Today heralds a decision that could see Paul Wolfowitz’s future at the World Bank rather quickly curtailed. In highly charged politic situations such as this, it is easy for facts to get overtaken by technicalities that detract from appropriately understanding the situation.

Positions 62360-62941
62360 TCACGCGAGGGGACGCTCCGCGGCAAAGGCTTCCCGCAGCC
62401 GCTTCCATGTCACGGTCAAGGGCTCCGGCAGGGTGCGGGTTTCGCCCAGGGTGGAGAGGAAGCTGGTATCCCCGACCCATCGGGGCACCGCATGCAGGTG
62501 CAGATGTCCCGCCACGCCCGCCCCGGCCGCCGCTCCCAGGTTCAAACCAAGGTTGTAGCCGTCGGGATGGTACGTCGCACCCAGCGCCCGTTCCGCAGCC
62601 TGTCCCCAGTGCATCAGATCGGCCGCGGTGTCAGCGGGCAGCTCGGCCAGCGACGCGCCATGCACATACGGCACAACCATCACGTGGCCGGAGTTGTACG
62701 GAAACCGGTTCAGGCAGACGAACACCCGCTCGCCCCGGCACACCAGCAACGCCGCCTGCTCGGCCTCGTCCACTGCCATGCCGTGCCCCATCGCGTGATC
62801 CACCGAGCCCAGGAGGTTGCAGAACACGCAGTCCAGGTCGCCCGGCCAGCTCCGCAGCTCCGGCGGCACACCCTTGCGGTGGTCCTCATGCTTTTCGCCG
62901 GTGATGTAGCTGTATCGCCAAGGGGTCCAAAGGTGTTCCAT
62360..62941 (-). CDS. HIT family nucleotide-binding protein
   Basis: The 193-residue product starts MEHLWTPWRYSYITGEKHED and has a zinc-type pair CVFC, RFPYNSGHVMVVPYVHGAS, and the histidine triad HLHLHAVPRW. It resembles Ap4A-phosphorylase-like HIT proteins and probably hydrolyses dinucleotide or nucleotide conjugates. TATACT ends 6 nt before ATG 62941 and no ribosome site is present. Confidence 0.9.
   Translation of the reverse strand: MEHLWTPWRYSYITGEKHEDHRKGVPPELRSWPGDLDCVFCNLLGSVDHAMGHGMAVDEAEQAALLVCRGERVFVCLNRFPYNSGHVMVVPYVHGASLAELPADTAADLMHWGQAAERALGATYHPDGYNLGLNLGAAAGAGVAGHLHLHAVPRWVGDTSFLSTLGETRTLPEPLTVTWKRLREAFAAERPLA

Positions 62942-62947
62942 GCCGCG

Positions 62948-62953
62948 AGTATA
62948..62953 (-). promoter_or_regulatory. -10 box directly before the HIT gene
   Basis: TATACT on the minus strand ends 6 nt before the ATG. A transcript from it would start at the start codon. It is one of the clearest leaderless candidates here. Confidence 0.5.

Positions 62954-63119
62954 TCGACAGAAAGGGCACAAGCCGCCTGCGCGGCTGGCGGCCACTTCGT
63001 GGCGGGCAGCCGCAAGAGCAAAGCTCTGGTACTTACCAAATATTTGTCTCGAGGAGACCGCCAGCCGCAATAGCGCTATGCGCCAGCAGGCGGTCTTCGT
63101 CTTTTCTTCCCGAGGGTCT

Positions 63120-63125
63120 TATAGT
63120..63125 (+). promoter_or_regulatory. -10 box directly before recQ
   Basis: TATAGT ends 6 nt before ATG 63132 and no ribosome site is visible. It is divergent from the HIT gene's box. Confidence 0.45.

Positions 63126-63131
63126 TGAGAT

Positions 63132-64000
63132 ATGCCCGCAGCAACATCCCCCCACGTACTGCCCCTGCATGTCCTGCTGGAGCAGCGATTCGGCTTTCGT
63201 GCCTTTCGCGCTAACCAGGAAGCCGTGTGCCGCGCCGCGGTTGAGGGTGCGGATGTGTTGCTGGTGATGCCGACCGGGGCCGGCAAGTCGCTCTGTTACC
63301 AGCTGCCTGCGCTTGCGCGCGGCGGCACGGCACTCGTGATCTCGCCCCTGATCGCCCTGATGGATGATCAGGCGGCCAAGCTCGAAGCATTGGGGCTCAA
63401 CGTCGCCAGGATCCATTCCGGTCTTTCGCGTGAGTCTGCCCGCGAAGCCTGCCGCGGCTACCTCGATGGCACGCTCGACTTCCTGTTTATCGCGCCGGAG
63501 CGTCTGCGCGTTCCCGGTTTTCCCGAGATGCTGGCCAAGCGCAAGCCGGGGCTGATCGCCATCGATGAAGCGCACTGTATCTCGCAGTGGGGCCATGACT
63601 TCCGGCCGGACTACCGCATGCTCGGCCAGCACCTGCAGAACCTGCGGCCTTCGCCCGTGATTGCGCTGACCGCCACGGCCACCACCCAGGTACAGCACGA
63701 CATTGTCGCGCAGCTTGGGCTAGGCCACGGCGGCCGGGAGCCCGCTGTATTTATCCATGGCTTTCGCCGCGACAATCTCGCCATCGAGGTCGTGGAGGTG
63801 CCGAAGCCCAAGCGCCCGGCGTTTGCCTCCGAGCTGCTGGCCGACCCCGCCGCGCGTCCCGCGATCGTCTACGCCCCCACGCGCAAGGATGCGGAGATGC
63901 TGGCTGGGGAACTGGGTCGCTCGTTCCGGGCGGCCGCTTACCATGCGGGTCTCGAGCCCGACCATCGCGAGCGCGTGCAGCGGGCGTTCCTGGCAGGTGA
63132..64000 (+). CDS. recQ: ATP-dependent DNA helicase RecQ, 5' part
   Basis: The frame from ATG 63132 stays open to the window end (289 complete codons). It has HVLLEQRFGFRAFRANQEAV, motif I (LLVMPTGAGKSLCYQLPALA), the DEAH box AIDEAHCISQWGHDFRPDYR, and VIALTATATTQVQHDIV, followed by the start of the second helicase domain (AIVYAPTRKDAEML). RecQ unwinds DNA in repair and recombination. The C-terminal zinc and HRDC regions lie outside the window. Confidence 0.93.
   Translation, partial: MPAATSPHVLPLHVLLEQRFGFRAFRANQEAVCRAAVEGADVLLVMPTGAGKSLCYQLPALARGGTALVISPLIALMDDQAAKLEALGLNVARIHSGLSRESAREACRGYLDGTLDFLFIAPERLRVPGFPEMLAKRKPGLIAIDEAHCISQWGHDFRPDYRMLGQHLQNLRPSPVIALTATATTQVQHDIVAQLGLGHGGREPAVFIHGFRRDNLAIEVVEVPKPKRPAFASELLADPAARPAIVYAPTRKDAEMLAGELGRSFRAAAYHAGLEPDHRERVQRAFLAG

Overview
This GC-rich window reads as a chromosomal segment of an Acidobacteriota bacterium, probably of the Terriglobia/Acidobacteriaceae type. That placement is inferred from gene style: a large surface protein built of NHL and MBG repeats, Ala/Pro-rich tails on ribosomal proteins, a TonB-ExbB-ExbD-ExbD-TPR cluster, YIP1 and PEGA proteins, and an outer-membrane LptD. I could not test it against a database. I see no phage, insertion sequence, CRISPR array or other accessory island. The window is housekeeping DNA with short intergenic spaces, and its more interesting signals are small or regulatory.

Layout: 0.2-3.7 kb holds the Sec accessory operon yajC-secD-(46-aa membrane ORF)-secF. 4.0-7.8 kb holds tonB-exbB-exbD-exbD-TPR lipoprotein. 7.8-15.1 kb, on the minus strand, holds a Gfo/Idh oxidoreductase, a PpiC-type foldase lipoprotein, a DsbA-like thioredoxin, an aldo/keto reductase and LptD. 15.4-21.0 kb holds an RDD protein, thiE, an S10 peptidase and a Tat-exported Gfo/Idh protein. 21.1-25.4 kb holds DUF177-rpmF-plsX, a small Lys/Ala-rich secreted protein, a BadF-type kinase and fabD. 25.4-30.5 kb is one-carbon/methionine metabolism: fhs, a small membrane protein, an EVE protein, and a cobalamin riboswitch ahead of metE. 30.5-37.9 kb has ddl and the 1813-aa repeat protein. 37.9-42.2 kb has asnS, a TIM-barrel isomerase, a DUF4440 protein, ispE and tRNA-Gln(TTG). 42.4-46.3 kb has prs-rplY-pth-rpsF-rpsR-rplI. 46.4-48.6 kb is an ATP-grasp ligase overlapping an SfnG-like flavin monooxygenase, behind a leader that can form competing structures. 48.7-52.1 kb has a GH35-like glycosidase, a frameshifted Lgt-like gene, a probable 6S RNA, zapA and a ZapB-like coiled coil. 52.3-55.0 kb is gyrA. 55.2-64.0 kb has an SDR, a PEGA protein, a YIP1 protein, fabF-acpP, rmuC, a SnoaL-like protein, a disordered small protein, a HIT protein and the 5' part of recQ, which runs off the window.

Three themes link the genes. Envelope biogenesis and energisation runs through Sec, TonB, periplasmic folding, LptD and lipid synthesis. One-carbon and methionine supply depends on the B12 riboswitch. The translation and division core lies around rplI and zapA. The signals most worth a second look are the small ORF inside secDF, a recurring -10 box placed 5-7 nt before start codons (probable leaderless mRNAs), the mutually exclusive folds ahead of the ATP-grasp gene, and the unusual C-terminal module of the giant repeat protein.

At the heart of this issues lies the fact that Paul Wolfowitz had a conflict of interest but still acted. This is manifestly inappropriate and he needs to step down as he has undermined his own credibility and the credibility of the position he holds, and by extension, the credibility of the World Bank. Drawing a similarity to corporate law, a company director who doesn’t absent himself or herself from a decision where there is a conflict of interest is in a lot of trouble. Dealing with conflicts of interest in business can be painful, but they are of secondary concern to the potential for undermining the integrity of decision making within a business. Regardless of the size of the matter, there is an important principle here. Surely if such duties on directors are so important, then one imagines that they should be more onerous for those that occupy positions such as the Head of the World Bank. By trying to hide his actions does nothing other than reaffirm the thoughts of those that believe he needs to go.